At Oriole Park, a very good year Success of ballpark meets all expectations during inaugural season

October 04, 1992|By Mark Hyman | Mark Hyman,Staff Writer

Fans filled the ballpark game after game, racking up 5 straight sellouts and a stunning season's attendance of 3,567,819.

Downtown bustled with activity as visitors to the ballpark detoured past the Inner Harbor on the way to their extra-roomy, Camden green seats.

Even the Orioles did their part, staying in the divisional race about six months longer than even the most optimistic rooter might have predicted.

Was it a good year for baseball in Baltimore?

Maybe the best.

On the season's final day, it's time to take a look back at the inaugural year at Camden Yards, analyzing every ticket stub, parking space and Italian sausage.


ARA Leisure Services, the ballpark caterers, kept close track of what people were eating this year at Camden Yards. Their conclusion: Everything.

"It was a terrific year," said ARA general manager Jay Boyle. "It exceeded our expectations, and ours were pretty high."

What food items were the biggest sellers in the ballpark's first year? As ARA officials recover from the culinary onslaught, they are putting together a partial list of what they sold. So far, they say that ballpark patrons consumed, among other things, 250,000 bags of peanuts, 400,000 pretzels, 500,000 orders of french fries and 1.5 million hot dogs.

To wash down this mountain of food, fans at Camden Yards also ordered 2.5 million sodas, cooled by 5 million pounds of ice chips.

Not surprisingly, Opening Day was the best day of the season for ARA -- sales were about three times higher than the company's most lucrative Opening Day at Memorial Stadium. That day, fans who streamed into the ballpark spent more than $20 per person on everything from leisure wear featuring the "Baltimore Baseball" logo to limited edition Opening Day pennants.

As the season wore on, that number slipped. (ARA does not reveal its exact sales figures). But some stands remained extremely popular, exceeding even what company officials had expected.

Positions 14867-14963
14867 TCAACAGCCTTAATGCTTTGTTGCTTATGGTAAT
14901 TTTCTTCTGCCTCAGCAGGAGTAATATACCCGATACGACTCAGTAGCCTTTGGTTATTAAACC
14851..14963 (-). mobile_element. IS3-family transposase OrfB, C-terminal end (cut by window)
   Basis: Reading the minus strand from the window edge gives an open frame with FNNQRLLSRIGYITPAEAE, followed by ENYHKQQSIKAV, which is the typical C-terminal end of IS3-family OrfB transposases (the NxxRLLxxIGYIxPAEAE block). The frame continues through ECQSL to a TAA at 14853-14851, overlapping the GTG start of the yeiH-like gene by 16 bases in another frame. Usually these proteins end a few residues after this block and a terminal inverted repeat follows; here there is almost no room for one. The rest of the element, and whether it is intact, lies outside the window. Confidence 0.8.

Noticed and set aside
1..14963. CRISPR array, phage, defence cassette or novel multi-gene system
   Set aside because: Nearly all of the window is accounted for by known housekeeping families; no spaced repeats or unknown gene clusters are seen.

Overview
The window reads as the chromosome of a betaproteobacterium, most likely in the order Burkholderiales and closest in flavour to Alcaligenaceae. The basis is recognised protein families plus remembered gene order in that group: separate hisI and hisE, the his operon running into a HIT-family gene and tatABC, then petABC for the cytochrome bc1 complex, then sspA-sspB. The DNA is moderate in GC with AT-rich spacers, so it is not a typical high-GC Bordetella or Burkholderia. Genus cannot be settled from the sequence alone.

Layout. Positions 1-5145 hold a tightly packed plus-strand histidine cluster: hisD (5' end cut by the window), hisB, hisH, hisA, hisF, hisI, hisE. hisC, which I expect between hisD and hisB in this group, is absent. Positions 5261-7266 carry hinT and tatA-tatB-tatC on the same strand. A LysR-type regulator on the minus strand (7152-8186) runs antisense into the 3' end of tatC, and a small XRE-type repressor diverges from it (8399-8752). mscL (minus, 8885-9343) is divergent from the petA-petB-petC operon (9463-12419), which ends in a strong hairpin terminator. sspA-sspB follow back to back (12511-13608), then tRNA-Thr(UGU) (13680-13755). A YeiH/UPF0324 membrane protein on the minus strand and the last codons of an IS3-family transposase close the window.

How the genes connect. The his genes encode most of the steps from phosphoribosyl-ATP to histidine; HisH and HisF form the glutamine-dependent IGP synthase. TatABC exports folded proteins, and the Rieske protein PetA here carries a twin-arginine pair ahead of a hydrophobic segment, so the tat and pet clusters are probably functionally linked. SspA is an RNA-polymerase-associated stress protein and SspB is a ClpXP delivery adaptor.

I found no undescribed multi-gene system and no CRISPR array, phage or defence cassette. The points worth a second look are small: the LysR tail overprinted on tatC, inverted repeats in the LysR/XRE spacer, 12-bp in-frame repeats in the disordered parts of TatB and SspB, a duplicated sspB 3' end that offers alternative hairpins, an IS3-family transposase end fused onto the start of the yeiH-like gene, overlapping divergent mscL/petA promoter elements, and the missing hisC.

Tops on that list was Boog's, the barbecue beef and pork palace where, for the price of a sandwich, you could pose for a photograph with a Baltimore baseball luminary -- the famous first baseman turned entrepreneur.

ARA expected the stand would draw steady, if unspectacular, business to a large tent stationed on Eutaw Street, beyond the right-field flag court. Instead, fans often waited up to 20 minutes for their barbecue sandwiches, the line sometimes weaving back to Gate H, the ballpark's Camden Street entrance.

"Boog's has been a phenomenon," said Boyle, who noted that the sandwich stand took in more dollars than any other single location, including Pastimes, the ballpark's indoor, much larger cafeteria.

Standing in front of his stand one night during the last week of home games, Boog Powell, looking more like a customer than the proprietor, tried to figure out the success of his business. He quickly turned the questions on the customers.

"Are you people here for my autograph or for the food?" Powell shouted to the throng.

Playfully, a customer yelled back, "You can get lost. We're all here to eat."

"I like that," said Powell, who expects to be back at the ballpark with his sandwiches next season. "That means when I'm not here, you'll be here. . . . I can count on you."


Last week, the Maryland Stadium Authority approved its budget for next season and also offered its best guess of what the Orioles will pay in rent for 1992. Measured against anything but Cal Ripken Jr.'s new contract, the number is huge: $4.65 million.

That wouldn't be the top rent ever paid by the Orioles -- the team paid a record $5.2 million in 1989 at Memorial Stadium, due mostly to accounting issues related to the sale of the team that year. But this year's number could creep considerably higher, according to stadium authority executive director Bruce Hoffman, who said the state's rent predictions are "very conservative."

The rent won't be paid until next year, when the Orioles and the authority get together to crunch the numbers generated by the stadium's remarkably successful inaugural season. And when they do start figuring, they'll be using a formula detailed in the revised, 30-year lease signed by the parties last month.

Under those terms, the state gets a percentage of the money the Orioles earn from tickets, concessions, parking, stadium advertisements and luxury suites.

Rent from the Orioles is the biggest source of dollars for the stadium authority, but it isn't the only one. The authority also expects to collect roughly $2.5 million from the admission tax tacked onto the price of each game ticket.


Even before the gates opened, there was a lot to like about Camden Yards' new seats.

They were wider -- by as much as two inches -- than those at Memorial Stadium. Up to eight inches had been added between rows. Even the upper deck had been flattened to increase the comfort level for fans susceptible to vertigo.

For the most part, it worked.

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